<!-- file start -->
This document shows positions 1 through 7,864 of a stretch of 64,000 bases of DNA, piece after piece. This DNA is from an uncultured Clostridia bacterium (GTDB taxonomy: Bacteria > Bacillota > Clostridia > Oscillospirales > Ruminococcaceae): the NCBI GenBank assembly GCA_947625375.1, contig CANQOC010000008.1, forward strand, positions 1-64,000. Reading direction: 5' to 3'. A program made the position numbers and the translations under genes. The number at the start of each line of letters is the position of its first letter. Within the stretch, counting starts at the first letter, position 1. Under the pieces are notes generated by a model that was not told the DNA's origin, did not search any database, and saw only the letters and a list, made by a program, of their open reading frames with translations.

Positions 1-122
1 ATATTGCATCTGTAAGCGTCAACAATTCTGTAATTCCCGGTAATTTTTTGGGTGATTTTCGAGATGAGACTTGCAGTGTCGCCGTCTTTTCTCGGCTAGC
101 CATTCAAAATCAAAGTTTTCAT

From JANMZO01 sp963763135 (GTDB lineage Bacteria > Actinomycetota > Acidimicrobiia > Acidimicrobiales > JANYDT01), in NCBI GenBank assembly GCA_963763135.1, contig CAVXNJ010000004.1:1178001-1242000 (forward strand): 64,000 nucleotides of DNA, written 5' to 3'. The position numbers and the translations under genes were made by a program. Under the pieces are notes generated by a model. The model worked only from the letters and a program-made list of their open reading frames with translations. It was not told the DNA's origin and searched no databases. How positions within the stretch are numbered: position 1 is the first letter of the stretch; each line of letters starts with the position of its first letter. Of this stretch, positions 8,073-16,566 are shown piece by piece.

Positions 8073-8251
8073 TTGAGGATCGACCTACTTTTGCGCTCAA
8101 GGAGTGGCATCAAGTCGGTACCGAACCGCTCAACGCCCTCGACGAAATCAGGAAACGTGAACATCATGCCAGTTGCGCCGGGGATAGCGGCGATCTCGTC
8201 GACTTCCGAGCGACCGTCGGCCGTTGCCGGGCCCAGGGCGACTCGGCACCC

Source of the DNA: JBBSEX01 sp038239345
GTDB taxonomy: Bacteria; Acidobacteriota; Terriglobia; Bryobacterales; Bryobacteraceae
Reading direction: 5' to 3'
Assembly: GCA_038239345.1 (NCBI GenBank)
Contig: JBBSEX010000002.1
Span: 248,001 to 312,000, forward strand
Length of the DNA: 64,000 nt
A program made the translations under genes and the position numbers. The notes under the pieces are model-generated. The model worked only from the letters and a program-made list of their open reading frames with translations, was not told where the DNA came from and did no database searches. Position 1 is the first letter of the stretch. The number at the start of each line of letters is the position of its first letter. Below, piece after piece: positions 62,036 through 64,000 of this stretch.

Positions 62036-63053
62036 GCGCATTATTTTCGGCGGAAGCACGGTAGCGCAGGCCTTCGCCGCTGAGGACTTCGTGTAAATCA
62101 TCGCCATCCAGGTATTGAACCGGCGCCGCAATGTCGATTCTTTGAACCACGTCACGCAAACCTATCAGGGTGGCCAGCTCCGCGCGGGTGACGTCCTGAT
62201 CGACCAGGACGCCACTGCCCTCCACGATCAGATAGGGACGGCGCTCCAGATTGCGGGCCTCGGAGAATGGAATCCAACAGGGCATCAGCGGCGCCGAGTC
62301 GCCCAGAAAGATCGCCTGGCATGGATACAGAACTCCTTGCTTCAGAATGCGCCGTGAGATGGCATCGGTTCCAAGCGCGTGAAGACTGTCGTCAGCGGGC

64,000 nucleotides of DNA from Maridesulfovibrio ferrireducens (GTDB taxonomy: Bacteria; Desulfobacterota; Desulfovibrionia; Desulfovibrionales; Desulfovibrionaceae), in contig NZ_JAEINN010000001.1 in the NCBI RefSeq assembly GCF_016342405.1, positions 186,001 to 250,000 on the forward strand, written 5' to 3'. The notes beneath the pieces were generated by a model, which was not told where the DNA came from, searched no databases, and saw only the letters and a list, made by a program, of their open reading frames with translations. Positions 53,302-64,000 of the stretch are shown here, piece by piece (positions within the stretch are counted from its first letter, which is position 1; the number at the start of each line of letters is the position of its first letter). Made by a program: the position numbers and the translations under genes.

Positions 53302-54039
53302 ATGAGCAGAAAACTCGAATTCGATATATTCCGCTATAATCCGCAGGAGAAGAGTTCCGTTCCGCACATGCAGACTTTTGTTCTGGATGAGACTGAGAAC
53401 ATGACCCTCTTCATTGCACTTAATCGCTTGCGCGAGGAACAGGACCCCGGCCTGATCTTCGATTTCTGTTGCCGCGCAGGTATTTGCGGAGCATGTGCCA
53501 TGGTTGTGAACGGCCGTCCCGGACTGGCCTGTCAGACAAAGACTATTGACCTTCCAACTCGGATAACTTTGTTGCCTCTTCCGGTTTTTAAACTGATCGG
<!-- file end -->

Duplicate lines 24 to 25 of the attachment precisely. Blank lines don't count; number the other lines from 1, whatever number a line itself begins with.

Positions 53302-54039
53302 ATGAGCAGAAAACTCGAATTCGATATATTCCGCTATAATCCGCAGGAGAAGAGTTCCGTTCCGCACATGCAGACTTTTGTTCTGGATGAGACTGAGAAC